Apparently I don’t have enough on my plate right now, between my thesis, final papers, plays to star in and costume, and an academic journal to release next week. Nope, apparently I’ve also got time to start (and finish!) summer dresses like nobody’s business. Take this one, for example:
This dress, which I’m calling the Pins and Needles dress, is a lightweight cotton piece with an inset smock and ruffled shoulder seams. The pattern is originally based on BurdaStyle’s Bib-Front Shirt Dress (#121 in October 2010). Like always, I decided to modify it a bit to suit my own tastes.
The dress originally called for set-in sleeves with a prominent cuff. Even though I cut these out, when I had completed most of the dress, I decided the summery-ness of how it was it was shaping up would make long sleeves seem silly. Instead, I used some scraps that I had left-over from shortening the hem to make a pair of ruffled insets for the shoulder seam, which I serged and then put in. They were actually double the width at first, but looked ridiculous, so I turned them over a second time and now they look lovely and quite intentional, I think.
I couldn’t master the buttonhole function on my Singer confidently enough to try doing them myself on the dress, so instead I did each one by hand. It was time-consuming, but well worth it! They look decently like real buttonholes (my previous idea was to sew the buttons on without holes, making them permanent but at least saving the fuss of making five buttonholes by hand).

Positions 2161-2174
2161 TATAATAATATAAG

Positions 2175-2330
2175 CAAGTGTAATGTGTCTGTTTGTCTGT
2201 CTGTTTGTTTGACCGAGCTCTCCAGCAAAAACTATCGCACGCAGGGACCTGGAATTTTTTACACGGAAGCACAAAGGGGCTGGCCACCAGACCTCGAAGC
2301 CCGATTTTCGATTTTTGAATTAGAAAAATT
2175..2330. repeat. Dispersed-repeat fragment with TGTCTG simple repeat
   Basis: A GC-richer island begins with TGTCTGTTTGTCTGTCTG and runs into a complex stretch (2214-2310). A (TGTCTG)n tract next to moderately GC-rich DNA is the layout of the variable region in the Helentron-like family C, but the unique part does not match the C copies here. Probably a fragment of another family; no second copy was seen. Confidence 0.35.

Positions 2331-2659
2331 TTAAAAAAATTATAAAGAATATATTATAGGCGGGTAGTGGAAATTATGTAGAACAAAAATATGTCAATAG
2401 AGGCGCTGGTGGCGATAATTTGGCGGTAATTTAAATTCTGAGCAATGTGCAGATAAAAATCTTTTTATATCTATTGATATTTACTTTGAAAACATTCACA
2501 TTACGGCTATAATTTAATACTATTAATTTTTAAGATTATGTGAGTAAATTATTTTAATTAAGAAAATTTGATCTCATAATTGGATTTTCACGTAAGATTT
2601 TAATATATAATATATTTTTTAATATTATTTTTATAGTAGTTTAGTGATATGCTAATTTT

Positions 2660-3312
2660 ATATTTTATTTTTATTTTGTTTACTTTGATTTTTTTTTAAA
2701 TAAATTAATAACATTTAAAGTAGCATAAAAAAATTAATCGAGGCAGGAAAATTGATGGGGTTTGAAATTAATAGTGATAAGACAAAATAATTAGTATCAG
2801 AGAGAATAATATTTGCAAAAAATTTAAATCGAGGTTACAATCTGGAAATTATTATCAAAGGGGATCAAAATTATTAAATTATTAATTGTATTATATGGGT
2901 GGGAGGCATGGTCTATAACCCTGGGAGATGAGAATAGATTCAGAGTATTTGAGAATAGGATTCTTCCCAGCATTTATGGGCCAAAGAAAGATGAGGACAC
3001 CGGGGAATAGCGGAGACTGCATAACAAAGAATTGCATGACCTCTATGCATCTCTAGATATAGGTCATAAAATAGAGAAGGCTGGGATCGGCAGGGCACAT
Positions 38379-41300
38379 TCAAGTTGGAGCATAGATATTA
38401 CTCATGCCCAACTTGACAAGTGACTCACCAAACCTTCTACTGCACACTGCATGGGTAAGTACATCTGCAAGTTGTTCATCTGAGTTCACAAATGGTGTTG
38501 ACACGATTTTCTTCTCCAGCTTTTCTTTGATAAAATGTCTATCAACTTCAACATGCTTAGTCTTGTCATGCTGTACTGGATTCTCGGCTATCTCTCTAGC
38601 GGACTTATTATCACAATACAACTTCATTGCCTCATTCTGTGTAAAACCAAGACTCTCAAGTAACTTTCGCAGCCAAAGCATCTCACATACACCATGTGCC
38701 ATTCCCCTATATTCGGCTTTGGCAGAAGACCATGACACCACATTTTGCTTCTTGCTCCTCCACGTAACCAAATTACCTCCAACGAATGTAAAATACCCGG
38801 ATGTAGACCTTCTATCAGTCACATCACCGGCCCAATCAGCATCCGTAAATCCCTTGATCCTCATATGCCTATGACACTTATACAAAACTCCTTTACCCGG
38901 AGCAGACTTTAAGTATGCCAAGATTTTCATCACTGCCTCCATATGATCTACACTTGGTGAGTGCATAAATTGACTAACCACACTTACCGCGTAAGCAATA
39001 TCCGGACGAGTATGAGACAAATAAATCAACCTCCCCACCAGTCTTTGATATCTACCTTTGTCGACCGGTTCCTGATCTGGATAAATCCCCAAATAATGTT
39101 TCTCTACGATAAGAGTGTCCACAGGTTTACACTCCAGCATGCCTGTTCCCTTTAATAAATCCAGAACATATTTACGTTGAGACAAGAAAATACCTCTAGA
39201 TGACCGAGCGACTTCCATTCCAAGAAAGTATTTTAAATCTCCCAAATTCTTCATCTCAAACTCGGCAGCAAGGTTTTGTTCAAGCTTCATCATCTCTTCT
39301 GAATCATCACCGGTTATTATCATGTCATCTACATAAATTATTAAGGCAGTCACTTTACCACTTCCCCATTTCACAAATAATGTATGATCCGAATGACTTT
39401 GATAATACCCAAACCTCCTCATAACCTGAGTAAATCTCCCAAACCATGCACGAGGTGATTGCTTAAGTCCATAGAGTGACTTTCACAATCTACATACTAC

Another change I made to the original pattern was to take in the waist, by way of sewn-in elastic. My reason was this: the dress on it’s own is rather tent-like. I sort of worried about that from the start, since the models in both versions are obscuring the width in different ways. I rationalized that I could wear it belted, but who was I kidding? I don’t do that.
Instead, I decided to sew a short length of elastic horizontally, beginning at the end of the gathers on either side of the front panel. This way, I figured, I could gather the excess fabric, but still get in to the dress by pulling it over my head. My idea worked, and now it lies nicely against my ribcage without being too loose or too taken in.
Overall, I’m so so excited to have this added to my summer collection of dresses. The pattern is adorable, and I love the matching turquoise buttons that I managed to find while cleaning up my work table. The pattern was not too difficult, but as usual, I gave up halfway and ended up just figuring it out as I went. Now that it’s completed, I have the first try at my lavender dress on my work table, and plans for another printed cotton in the works as well. Like I said in title, how many summer dresses are too many? Is there such a thing?
My BurdaStyle page.